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|Title:||Investigation of diagnostic equipment as reservoirs for microbial growth and sources of microbial transfer, hygiene practices of students and efficacy of disinfectants||Authors:||Logtenberg, Johmari||Keywords:||Chiropractic;Bacteria;Contamination;Stethoscopes;Sphygmomanometer;Disinfection practices;Antibiotic resistance;Bacterial reservoirs;Healthcare-associated infections||Issue Date:||2018||Abstract:||Background: Healthcare-associated infections (HCAIs) are a global concern as they affect millions of people worldwide. Poor hygiene practices and the use of microbial contaminated medical equipment by healthcare workers (HCWs) are common contributing factors to the development of HCAIs, which result in additional hospital costs, prolonged hospital stays, development of antibacterial resistance and increases in mortality and morbidity. Because Chiropractic students (CSs) at the Durban University of Technology Chiropractic Day Clinic (DUT CDC) make use of diagnostic equipment during their consultations with patients, this study aimed to determine if the stethoscopes and sphygmomanometers that were used in the DUT CDC served as reservoirs for bacterial growth, including antibiotic-resistant bacteria, and to correlate the findings with the hygiene practices of CSs and the efficacy of disinfectants. Method: This quantitative study comprised of two phases: a phase one pre-test post-test design and a phase two cross-sectional descriptive questionnaire design. Phase one required the collection of bacterial samples from the stethoscopes and sphygmomanometers of 29 CSs before and after performing the physical assessments on new patients (58 samples). These bacterial samples were incubated and analysed. The bacterial isolates were enumerated, identified and, where appropriate, tested for antibiotic-resistance. The modified AOAC use dilution method was used to test the efficacy of the selected disinfectants. Phase two required 29 CSs to complete the research questionnaire. The data were initially captured onto Excel spreadsheets and subsequently analysed using IBM SPSS version 24.0 (p-value <0.05 was considered statistically significant), with the application of Spearman’s rank correlation, an one-way ANOVA evaluation, Tukey post hoc and paired t-tests. Results: Although the majority of the CSs was knowledgeable and regarded disinfection as important, only 13.8% applied adequate disinfection practices. The most common reasons that were stated were inadequate education or training, forgetfulness, lack of time, and disinfectant unavailability. Bacterial growth was present on 96.6% and 100.0% of the pre-test and post-test stethoscope samples respectively, and on 94.8% and 100.0% of the pre- and post-test sphygmomanometer samples respectively. The total colony-forming units (CFUs) for both the post- test readings were higher compared to their respective pre-test samples. Paired t-tests indicated significantly (p< 0.01) higher mean values for the post-stethoscope group only, with a greater distribution of the total CFUs for stethoscope samples at the diaphragms’ edge. The bacteria that were isolated from both sets of pre- and post-test samples consisted predominantly of coagulase negative staphylococci (CoNS), Micrococcus spp. and Staphylococcus aureus, while the minority consisted of Bacillus spp., Corynebacterium spp., coliforms and Escherichia coli. Overall, the majority of the bacteria was considered potentially pathogenic, except for the post-test sphygmomanometer sample. The disinfectant efficacy testing revealed results that were in contrast with the literature, which caused the researcher to question the validity and reliability of the modified AOAC use dilution method in this study. Chloramphenicol was the most effective antibiotic with a bacterial susceptibility rate of 95.7%, (Ciprofloxacin (93.2%), Vancomycin (80.8%), Amoxicillin (AMO) (69.5%) and Erythromycin (57.7%)). The resistance of Micrococcus spp. isolates to the various antibiotics was of concern. The high resistance levels of CoNS and S. aureus to AMO suggests the presence of methicillin-resistant Staphylococcus aureus and methicillin-resistant CoNS isolates. The most susceptible specie in general was Micrococcus spp. at 60.9%, followed by S. aureus at 59.6%, E. coli at 53.8%, and CoNS at 48.7%, while the least susceptible was coliforms at 36.9%. No correlations (p> 0.05) were identified between the mean CFU isolates from the CSs’ equipment and their reported average disinfection rate. Conclusions and recommendations: Both stethoscopes and sphygmomanometers were contaminated with non-pathogenic and potential pathogenic bacteria (some were resistant to multiple antibiotic classes). Although knowledgeable about equipment disinfection procedures, only 13.8% of the CSs reported disinfecting their pieces of equipment after examining every patient. The provision of adequate equipment disinfection education, the placement of visual reminders and accessible disinfectants will assist in improving the practice of adequate equipment disinfection. Moreover, equipment disinfection before and after every patient consultation will minimise cross- contamination and thus the risk of the development of HCAIs.||Description:||Submitted in partial compliance with the requirements for the Master’s Degree in Technology: Chiropractic, Durban University of Technology, Durban, South Africa, 2018.||URI:||http://hdl.handle.net/10321/3173|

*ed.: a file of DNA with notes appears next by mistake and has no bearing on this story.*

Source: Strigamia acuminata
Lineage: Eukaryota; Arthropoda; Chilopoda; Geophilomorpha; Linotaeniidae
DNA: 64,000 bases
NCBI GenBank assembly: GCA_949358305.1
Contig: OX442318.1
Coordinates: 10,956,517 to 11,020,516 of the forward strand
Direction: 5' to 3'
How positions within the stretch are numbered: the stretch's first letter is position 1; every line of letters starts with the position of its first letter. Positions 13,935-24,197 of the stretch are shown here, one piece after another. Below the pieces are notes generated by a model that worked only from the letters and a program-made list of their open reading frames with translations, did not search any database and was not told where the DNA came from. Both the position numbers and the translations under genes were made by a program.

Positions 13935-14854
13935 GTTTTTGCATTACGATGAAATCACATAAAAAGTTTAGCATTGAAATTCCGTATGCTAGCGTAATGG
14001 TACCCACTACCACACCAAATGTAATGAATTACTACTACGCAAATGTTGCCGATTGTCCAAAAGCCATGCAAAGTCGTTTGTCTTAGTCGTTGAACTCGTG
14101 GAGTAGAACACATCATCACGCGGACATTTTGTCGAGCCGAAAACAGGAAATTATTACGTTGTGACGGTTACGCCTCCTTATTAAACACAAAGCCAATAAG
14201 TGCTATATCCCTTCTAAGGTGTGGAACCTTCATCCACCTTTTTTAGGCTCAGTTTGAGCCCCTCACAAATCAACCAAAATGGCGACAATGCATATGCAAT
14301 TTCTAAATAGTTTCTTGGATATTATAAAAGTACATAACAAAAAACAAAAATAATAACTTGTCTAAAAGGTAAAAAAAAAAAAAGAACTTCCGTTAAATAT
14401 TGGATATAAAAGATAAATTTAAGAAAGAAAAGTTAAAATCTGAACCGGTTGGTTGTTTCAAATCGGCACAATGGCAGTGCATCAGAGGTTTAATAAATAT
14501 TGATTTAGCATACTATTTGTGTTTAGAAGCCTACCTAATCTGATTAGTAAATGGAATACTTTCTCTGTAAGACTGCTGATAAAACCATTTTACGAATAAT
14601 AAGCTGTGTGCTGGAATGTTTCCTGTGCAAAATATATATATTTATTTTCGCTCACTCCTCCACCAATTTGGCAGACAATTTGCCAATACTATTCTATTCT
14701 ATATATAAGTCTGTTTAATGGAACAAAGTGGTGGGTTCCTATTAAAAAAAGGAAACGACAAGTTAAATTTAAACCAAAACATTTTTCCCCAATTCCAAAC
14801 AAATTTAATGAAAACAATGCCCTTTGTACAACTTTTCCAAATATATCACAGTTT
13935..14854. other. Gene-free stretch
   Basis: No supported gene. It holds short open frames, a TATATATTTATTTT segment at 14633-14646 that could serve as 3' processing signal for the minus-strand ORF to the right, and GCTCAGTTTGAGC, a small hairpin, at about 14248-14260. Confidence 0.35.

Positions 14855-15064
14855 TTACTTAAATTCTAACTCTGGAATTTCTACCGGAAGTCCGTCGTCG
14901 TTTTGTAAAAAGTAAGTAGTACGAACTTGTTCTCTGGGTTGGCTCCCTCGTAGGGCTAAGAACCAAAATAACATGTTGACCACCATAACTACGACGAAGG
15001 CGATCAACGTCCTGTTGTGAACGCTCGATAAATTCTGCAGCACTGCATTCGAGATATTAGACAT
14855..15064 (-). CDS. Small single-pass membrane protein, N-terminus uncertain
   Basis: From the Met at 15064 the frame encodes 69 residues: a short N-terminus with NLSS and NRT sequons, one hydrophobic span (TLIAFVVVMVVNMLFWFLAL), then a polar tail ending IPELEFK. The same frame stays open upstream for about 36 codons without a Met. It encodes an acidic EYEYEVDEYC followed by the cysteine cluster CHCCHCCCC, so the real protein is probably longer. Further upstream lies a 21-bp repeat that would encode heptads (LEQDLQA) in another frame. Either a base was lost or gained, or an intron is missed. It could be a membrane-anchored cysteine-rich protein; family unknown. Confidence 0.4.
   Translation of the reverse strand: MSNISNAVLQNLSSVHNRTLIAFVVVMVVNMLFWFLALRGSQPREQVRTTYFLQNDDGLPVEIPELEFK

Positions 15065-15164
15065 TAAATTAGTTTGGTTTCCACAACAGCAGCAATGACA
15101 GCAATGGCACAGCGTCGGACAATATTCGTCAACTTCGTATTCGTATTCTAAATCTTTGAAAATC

|Appears in Collections:||Theses and dissertations (Health Sciences)|
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checked on Feb 16, 2019
checked on Feb 16, 2019
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